• B25J9/102Gears specially adapted therefor, e.g. reduction gears
    • BPERFORMING OPERATIONS; TRANSPORTING
    • B66HOISTING; LIFTING; HAULING
    • B66CCRANES; LOAD-ENGAGING ELEMENTS OR DEVICES FOR CRANES, CAPSTANS, WINCHES, OR TACKLES
    • B66C1/00Load-engaging elements or devices attached to lifting or lowering gear of cranes or adapted for connection therewith for transmitting lifting forces to articles or groups of articles
    • B66C1/10Load-engaging elements or devices attached to lifting or lowering gear of cranes or adapted for connection therewith for transmitting lifting forces to articles or groups of articles by mechanical means
    • B66C1/42Gripping members engaging only the external or internal surfaces of the articles
    • B66C1/44Gripping members engaging only the external or internal surfaces of the articles and applying frictional forces
    • YGENERAL TAGGING OF NEW TECHNOLOGICAL DEVELOPMENTS; GENERAL TAGGING OF CROSS-SECTIONAL TECHNOLOGIES SPANNING OVER SEVERAL SECTIONS OF THE IPC; TECHNICAL SUBJECTS COVERED BY FORMER USPC CROSS-REFERENCE ART COLLECTIONS [XRACs] AND DIGESTS
    • Y10TECHNICAL SUBJECTS COVERED BY FORMER USPC
    • Y10STECHNICAL SUBJECTS COVERED BY FORMER USPC CROSS-REFERENCE ART COLLECTIONS [XRACs] AND DIGESTS
    • Y10S294/00Handling: hand and hoist-line implements
    • Y10S294/902Gripping element
    • YGENERAL TAGGING OF NEW TECHNOLOGICAL DEVELOPMENTS; GENERAL TAGGING OF CROSS-SECTIONAL TECHNOLOGIES SPANNING OVER SEVERAL SECTIONS OF THE IPC; TECHNICAL SUBJECTS COVERED BY FORMER USPC CROSS-REFERENCE ART COLLECTIONS [XRACs] AND DIGESTS
    • Y10TECHNICAL SUBJECTS COVERED BY FORMER USPC
    • Y10STECHNICAL SUBJECTS COVERED BY FORMER USPC CROSS-REFERENCE ART COLLECTIONS [XRACs] AND DIGESTS
    • Y10S294/00Handling: hand and hoist-line implements
    • Y10S294/907Sensor controlled device
    • YGENERAL TAGGING OF NEW TECHNOLOGICAL DEVELOPMENTS; GENERAL TAGGING OF CROSS-SECTIONAL TECHNOLOGIES SPANNING OVER SEVERAL SECTIONS OF THE IPC; TECHNICAL SUBJECTS COVERED BY FORMER USPC CROSS-REFERENCE ART COLLECTIONS [XRACs] AND DIGESTS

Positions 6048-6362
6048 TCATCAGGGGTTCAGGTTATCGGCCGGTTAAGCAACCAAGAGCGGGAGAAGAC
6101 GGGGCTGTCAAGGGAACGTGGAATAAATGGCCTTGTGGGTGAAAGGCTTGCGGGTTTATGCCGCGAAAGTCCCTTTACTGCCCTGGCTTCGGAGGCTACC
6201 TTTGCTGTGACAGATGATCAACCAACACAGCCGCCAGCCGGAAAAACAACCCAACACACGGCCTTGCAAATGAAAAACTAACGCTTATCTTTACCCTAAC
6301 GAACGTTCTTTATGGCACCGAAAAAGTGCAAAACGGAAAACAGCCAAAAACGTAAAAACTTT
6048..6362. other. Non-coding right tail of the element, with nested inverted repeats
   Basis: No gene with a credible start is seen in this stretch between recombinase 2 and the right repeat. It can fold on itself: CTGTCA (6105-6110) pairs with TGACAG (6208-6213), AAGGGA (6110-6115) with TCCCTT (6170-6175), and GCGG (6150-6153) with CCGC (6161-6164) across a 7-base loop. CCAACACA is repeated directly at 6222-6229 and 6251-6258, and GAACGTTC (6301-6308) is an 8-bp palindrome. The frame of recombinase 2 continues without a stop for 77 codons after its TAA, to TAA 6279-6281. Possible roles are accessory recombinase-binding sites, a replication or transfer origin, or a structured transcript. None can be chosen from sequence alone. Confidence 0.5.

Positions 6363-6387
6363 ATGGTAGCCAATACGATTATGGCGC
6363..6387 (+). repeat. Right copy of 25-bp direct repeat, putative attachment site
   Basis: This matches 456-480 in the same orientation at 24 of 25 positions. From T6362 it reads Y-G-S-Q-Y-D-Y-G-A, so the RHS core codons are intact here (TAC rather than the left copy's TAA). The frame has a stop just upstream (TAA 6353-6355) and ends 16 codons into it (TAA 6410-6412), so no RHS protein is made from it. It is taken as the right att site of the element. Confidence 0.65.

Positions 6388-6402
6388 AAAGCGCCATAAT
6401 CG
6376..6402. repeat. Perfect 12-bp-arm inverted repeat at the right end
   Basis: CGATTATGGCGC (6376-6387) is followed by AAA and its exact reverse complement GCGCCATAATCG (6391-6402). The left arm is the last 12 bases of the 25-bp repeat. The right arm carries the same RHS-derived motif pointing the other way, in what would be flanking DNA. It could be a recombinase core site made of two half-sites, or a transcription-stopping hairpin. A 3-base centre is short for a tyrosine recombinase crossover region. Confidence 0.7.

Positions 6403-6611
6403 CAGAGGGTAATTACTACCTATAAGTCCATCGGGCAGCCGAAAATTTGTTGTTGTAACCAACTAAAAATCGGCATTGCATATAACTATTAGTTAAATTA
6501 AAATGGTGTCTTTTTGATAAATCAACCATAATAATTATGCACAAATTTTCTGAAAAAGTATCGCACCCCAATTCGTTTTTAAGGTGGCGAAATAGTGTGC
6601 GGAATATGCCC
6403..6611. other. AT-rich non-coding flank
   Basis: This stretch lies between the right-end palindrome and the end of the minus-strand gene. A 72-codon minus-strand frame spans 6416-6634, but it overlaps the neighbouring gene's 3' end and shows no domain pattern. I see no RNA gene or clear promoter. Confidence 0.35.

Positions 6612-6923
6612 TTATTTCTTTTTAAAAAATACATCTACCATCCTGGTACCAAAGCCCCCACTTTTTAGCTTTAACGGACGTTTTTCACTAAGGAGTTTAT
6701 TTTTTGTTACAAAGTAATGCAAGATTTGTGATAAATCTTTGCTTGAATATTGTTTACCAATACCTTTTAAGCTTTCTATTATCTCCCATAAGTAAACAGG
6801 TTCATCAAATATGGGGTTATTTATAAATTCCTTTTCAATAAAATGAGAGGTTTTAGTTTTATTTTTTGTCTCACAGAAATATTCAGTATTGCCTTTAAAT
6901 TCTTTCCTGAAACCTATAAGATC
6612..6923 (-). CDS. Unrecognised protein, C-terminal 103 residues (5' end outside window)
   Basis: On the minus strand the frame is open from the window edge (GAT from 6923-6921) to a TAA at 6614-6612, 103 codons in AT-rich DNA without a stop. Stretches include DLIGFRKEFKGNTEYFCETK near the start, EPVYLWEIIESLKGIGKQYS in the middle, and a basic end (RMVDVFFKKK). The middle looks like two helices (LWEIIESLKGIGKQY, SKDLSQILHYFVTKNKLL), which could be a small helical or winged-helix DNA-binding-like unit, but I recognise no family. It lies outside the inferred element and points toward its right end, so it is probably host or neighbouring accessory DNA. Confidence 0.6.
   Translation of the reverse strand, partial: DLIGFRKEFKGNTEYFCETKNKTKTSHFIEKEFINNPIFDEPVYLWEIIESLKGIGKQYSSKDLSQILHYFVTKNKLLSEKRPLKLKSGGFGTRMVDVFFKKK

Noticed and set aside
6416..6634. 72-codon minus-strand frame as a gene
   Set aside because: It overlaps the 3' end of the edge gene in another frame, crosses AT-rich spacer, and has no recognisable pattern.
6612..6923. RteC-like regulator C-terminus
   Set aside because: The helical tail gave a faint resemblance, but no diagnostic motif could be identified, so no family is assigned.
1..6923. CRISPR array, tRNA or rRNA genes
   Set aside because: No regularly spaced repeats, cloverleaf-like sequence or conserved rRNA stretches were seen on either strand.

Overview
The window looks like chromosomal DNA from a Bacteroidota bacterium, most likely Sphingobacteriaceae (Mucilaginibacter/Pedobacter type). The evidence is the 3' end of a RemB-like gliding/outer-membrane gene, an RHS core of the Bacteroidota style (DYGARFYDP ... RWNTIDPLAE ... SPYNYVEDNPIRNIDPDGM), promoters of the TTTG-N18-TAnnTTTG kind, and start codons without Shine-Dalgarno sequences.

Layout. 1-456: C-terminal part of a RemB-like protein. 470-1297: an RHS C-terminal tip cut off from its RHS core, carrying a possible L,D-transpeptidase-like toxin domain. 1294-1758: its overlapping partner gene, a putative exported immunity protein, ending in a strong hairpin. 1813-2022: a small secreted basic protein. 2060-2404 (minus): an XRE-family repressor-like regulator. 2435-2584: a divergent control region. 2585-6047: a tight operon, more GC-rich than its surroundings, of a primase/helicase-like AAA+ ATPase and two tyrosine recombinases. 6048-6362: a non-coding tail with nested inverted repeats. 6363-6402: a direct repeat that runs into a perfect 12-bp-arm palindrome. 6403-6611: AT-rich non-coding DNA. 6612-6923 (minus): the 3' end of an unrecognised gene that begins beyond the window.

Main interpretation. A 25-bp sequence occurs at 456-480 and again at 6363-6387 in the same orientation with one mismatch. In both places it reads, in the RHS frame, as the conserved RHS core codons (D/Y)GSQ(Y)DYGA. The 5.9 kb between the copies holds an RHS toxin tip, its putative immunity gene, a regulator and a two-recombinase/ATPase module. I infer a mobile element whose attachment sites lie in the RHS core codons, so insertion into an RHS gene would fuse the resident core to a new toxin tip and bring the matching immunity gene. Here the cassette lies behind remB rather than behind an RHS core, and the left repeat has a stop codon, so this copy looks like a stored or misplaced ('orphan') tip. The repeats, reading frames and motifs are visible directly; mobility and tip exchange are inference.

• Y10TECHNICAL SUBJECTS COVERED BY FORMER USPC
    • Y10STECHNICAL SUBJECTS COVERED BY FORMER USPC CROSS-REFERENCE ART COLLECTIONS [XRACs] AND DIGESTS
    • Y10S901/00Robots
    • Y10S901/30End effector
    • Y10S901/31Gripping jaw
    • Y10S901/36Actuating means
    • Y10S901/38Electric motor

Abstract

A gripper apparatus for removing and replacing objects such as containers or vials in an array of containers has a gripper head which extends downward from a support arm, a planetary gear assembly mounted in the gripper head including at least three planet gears, and at least one gripping grip extending downward from each planet gear and projecting beyond a lower end of the gripper head. A drive motor drives the planetary gear assembly to rotate the planet gears in opposite directions, moving the grips inward and outward along predetermined paths to grip and carry an object and release the object when in a desired location.

Description

CROSS-REFERENCE TO RELATED APPLICATION(S)

This application is a continuation of U.S. patent application Ser. No. 12/908,780, filed Oct. 20, 2010 (now U.S. Pat. No. 8,439,414) which is a non-provisional of U.S. Provisional Application No. 61/253,487, filed Oct. 20, 2009 the disclosures of which are incorporated by reference herein in their entireties.